You pay $20 for one line, plus $10 per gigabyte of data, whether you’re in the US or traveling in one of the 200-plus supported countries. It’s also prorated, so if you don’t use a whole gigabyte, you won’t get charged for a whole gigabyte. (I recommend you turn off your mobile data in your phone’s menu at home to ensure you’re always using Wi-Fi.)
Google Fi uses T-Mobile’s and US Cellular’s 4G LTE and 5G networks. Data after 6 GB is free, so you won’t get a surprise, giganto bill if you lose track of your data use. And there’s free travel, so you don’t have to pay a daily fee overseas just to be allowed to pay again for by-the-minute phone calls. Instead, calls are a flat 20 cents per minute from outside the US and there’s free, unlimited texting. Data costs don’t change outside the US either.
It works with more than just Google phones now, including certain Huawei, Samsung, HTC, LG, Motorola, and Apple models, but its iOS support is still in beta. If you’re using an iPhone, Fi won’t switch between networks for best call quality, which is a feature that’s a big chunk of its appeal. The Unlimited plan exists, but is expennnnsive: $70 per month for a single phone line, not including taxes and fees.
Google Fi offers a $20 per line + $10 per GB of data plan and the unlimited plan for $70. If you have four or more lines, the standard plan is reduced to $16 per line (+ $10 per GB) and the unlimited plan reduces to $45 per line.
Phone compatibility: Only certain phones will work with Fi. The list of compatible phones is small compared to other providers.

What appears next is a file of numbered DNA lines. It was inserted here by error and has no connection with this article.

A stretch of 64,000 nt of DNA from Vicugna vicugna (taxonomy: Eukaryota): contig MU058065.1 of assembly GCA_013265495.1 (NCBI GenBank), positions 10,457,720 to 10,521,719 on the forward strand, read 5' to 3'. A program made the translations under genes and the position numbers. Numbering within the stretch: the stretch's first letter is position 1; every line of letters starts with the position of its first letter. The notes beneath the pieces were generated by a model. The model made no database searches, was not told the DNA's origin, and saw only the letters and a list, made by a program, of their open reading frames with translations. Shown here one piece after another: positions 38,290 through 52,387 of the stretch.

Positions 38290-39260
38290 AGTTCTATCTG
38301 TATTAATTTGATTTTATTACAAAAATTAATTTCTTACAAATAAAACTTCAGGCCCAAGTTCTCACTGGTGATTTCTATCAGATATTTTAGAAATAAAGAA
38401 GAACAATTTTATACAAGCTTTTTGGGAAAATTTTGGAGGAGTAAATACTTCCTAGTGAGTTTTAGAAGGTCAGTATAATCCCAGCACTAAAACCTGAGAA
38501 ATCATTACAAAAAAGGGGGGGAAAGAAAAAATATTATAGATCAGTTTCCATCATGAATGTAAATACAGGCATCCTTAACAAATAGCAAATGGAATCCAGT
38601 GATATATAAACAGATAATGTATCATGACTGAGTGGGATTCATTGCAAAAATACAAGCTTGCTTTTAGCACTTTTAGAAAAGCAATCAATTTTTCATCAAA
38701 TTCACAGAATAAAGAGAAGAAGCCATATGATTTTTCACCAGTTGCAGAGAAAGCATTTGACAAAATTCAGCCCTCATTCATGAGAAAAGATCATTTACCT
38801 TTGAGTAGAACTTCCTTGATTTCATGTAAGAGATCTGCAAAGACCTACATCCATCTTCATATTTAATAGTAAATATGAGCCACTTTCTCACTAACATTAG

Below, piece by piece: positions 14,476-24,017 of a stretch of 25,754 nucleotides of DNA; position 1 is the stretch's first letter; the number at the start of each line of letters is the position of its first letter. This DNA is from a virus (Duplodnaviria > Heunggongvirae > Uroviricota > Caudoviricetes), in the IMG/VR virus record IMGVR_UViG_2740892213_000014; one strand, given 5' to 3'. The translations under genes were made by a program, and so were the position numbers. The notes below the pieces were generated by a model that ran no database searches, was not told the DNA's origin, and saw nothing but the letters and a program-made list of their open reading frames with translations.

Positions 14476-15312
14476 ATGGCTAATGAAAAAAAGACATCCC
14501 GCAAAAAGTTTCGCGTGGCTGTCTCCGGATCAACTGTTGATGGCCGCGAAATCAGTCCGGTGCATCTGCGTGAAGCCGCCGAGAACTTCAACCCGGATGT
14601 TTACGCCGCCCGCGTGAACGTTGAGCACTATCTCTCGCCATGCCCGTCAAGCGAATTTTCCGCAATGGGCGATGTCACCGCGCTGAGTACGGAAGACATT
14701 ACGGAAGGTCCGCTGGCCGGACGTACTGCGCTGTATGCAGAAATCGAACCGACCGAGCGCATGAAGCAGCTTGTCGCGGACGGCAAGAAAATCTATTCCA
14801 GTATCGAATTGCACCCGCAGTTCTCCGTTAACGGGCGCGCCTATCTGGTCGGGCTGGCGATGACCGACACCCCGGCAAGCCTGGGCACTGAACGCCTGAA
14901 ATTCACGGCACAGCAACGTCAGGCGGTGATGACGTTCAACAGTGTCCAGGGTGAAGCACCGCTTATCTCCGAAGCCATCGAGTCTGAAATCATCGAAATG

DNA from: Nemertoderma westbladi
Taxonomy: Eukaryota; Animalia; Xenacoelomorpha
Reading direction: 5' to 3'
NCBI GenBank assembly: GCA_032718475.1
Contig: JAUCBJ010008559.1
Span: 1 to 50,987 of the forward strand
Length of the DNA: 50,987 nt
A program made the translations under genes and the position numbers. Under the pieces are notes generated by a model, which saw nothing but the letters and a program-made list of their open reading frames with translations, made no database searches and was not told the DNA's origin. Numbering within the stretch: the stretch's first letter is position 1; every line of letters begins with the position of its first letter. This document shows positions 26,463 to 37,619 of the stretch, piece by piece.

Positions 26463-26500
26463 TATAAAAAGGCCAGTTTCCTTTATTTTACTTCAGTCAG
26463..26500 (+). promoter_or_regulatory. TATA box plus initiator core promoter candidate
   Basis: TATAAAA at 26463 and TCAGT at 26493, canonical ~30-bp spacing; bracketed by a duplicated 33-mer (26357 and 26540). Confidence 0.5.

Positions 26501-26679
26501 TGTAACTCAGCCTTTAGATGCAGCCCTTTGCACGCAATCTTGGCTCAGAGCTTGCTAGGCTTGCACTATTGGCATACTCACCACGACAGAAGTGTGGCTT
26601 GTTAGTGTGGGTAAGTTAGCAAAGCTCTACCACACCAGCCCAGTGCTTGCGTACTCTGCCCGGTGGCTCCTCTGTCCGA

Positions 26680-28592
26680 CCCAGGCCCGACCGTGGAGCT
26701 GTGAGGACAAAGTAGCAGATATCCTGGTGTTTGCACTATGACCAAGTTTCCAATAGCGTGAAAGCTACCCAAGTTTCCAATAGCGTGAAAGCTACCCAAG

If You Barely Use Your Phone
Ting is cheap. Really cheap. But it’s like going to a Dim Sum restaurant and ordering a la carte. You buy access at $6 per line and then you buy a package of minutes, a package of texts, and a package of data. If you call or text a lot, it gets stupidly expensive quickly. For example: 501-1,000 minutes of calling (one price for a range), 2,000 texts, and 3 GB of 4G LTE data costs $59 a month.
It can go up from there. If you max out the options, you’re sitting at $82 per month. There’s no option for unlimited calling and texting, which feels a decade out of date, and because of that, you have to pay for what you use beyond that. You could easily end up with a bill deep into three figures. We don’t advise using Ting if your bill would end up as high as any of the other providers on this list.
But if you aren’t a heavy phone caller or tend to text with apps that don’t rely on SMS (check your recent phone bills), it may be a good option for tailoring a plan to your needs. It’s also a good option for people who need a cell for emergencies or very occasional use.
Ting starts at $12 per month for a phone line with 100 call minutes, 100 texts, and no data. Prices escalate up to $82 per month as you use all three.
Phone compatibility: Ting runs on Sprint’s network, which is now T-Mobile’s network. It previously announced plans to begin using the Verizon network, but those plans seem to have been frozen since Dish Network bought Ting in August 2020. There’s no word yet that it’ll be merged with Dish’s other cell provider, Boost Mobile, but we’ll keep this page updated if there are any developments. For now, check your phone’s compatibility here.
Owned by Sprint for many years, Boost was bought by Dish Network when T-Mobile gobbled up Sprint earlier this year. We’ll keep this page updated as Dish’s plans for Boost become clearer in the future.
It has five plans, from $10 to $45 a month, and each with Wi-Fi hot spot data and unlimited talk and text, although the lowest tier has a 1-GB hot spot limit, which is pretty low if you connect it to a laptop to web browse. Still, all the plans are competitively priced for the data and features offered. The two top tiers, at $45 for 15 GB and $35 for 10 GB are outright good deals, although you are nearing Visible’s unlimited plan at those prices.